I was recently asked how to chaptalize a must* prior to fermentation. Chaptalization is adding sugar to a must that is low in sugar, to increase the sugar level to a desired level. It is a common practice in France and other parts of the world, and is a tool a home winemaker needs to adjust for grapes and fruit that are low in sugar.
This post explains how to determine the amount of sugar needed and how to add it.
Note that sugar levels can be measured on different scales. I am using the Specific Gravity (SG) scale, while other tutorials may use the Brix scale.
* “must” is what the fruit and/or juice is called prior to fermentation.
Alcohol by Volume
The amount of alcohol by volume (ABV) contributes to the mouthfeel and enjoyment of the wine. Especially in red wines, a low ABV may cause the wine to taste thin. At the same time, too high an ABV may make the wine taste “hot” and unpleasant, so a balance is needed. To complicate the matter, the other constituents in wine affect the overall mouthfeel, and people have different thresholds for tasting alcohol. There is not a single correct answer regarding the ABV.
In general, I prefer an initial SG that ranges between 1.080 and 1.110, which produces an ABV roughly between 10% and 14%. Wines with an ABV below 10% do not have as long a shelf life and may taste thin, while wines above 14% can be hot and depending on the yeast variety, may not ferment to completion.
I mention this as it gives a beginning winemaker an idea regarding what ABV to target.
As stated above, chaptalization is adding sugar to a deficient must to raise the SG to a desired level. The simplest way to do this is to stir in common table sugar in small amounts in a thin stream until the sugar dissolves and is evenly distributed in the must.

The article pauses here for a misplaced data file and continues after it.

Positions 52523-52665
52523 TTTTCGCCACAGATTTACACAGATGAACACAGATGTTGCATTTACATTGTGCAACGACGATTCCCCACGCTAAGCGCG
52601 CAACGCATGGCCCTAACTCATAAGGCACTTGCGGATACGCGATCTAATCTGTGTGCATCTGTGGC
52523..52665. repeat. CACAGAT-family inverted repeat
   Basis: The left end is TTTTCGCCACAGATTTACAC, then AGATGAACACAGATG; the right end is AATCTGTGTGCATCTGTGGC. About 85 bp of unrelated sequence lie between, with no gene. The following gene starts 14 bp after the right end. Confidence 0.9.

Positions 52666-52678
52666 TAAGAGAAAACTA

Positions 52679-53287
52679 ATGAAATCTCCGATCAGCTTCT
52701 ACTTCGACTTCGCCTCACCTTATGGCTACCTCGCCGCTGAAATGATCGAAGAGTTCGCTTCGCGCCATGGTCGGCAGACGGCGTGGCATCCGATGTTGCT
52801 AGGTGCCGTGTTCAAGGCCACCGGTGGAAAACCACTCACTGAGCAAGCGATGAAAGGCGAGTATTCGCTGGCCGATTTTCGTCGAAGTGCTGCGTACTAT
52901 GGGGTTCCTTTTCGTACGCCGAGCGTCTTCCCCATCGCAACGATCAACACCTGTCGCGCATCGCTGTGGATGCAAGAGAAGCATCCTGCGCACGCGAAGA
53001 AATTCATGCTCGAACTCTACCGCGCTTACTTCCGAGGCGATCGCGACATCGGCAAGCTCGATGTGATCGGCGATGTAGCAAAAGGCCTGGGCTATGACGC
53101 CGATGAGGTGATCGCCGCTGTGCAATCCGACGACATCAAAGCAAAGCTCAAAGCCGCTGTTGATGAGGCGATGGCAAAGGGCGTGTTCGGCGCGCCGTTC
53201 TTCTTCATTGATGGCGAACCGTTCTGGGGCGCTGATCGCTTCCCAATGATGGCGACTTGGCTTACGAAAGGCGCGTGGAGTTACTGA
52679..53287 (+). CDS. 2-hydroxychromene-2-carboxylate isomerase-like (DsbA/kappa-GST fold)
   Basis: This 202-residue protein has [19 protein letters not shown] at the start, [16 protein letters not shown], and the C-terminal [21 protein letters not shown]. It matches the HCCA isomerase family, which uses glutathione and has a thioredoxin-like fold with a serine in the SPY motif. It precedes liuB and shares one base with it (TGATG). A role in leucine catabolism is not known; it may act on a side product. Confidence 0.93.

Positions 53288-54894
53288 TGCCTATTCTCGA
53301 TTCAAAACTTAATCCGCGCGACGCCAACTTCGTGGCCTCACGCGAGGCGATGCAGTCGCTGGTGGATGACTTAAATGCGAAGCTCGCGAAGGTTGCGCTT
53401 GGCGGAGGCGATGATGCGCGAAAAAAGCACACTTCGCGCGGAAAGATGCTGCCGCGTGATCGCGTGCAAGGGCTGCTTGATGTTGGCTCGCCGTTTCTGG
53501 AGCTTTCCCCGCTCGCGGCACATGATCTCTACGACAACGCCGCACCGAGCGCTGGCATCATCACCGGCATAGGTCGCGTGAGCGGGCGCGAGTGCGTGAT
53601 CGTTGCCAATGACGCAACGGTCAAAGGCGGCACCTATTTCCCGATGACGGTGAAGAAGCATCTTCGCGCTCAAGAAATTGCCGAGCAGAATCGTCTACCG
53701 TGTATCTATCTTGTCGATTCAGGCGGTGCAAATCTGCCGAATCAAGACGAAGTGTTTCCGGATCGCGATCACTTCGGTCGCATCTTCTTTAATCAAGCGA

A sugar syrup can be made, which will dissolve easier, but for the range of ABV that I target, the sugar dissolves well and I avoid an extra step. If making a higher ABV wine (above 14%) sugar syrup may be better.
The SG should be checked periodically during this process to ensure that too much sugar is not added. Also, checking the SG will help ensure the sugar is distributed evenly, as a specific amount of sugar should increase the SG by a set amount — if the SG is not close to the expected value, either the must has not been stirred enough OR the original SG checked was not accurate.
When working with fresh grapes and fruit, I stir the must well, then check the SG in 3 different spots. If the 3 readings are not close in value, I stir more. Different bunches of grapes in a batch, especially large batches, may have different sugar levels. Stirring well helps ensure the must is homogeneous.
How Much Sugar to Add?
For common table sugar, 1 pound is roughly equal to 2-1/4 cups, and 1 pound of sugar will increase the SG of 1 gallon of water from 1.000 to 1.045. If we divide both sides of the equation by 4.5, the result is that 1/2 cup sugar will increase the SG of 1 gallon water from 1.000 to 1.010.
The following table displays the approximate amount of sugar that will increase the SG of 1 gallon of must:
|Amount of Sugar||Increase in SG|
For example, let’s say we have a must with a SG of 1.060, and we want to increase it to 1.085. The difference is 0.025.
Looking at the table, we want to add 1-1/4 cups sugar for each gallon of must, so for a 10 gallon batch 12-1/2 cups is suggested, which is about 5.5 pounds of sugar. I say suggested as sugar is a natural product and the above amounts are approximate.
I recommend stirring the must and adding the sugar, 1 cup at a time, in a thin stream. Stir well after each addition, and check the SG after 25% of the sugar has been added. In this example, I would check the SG after 3 cups have been added, then again after 6 cups.
For small batches, such as 1 gallon of must, reduce the size of each addition to 1/4 or 1/8 cup.
Use caution when adding sugar — it’s FAR easier to add more than to take some out. If the SG is increasing faster than expected, stir the must well and check the SG again. Also, it may be necessary to check the SG after each addition, and it may be necessary to reduce the size of each addition, e.g., 1/2 cup instead of 1 cup.
Once reaching the target SG — STOP. If this is less sugar than calculated, it’s fine. The goal is to increase the SG to achieve a target, not to add a set amount of sugar.
If you have doubts regarding the reading, stir well and check again.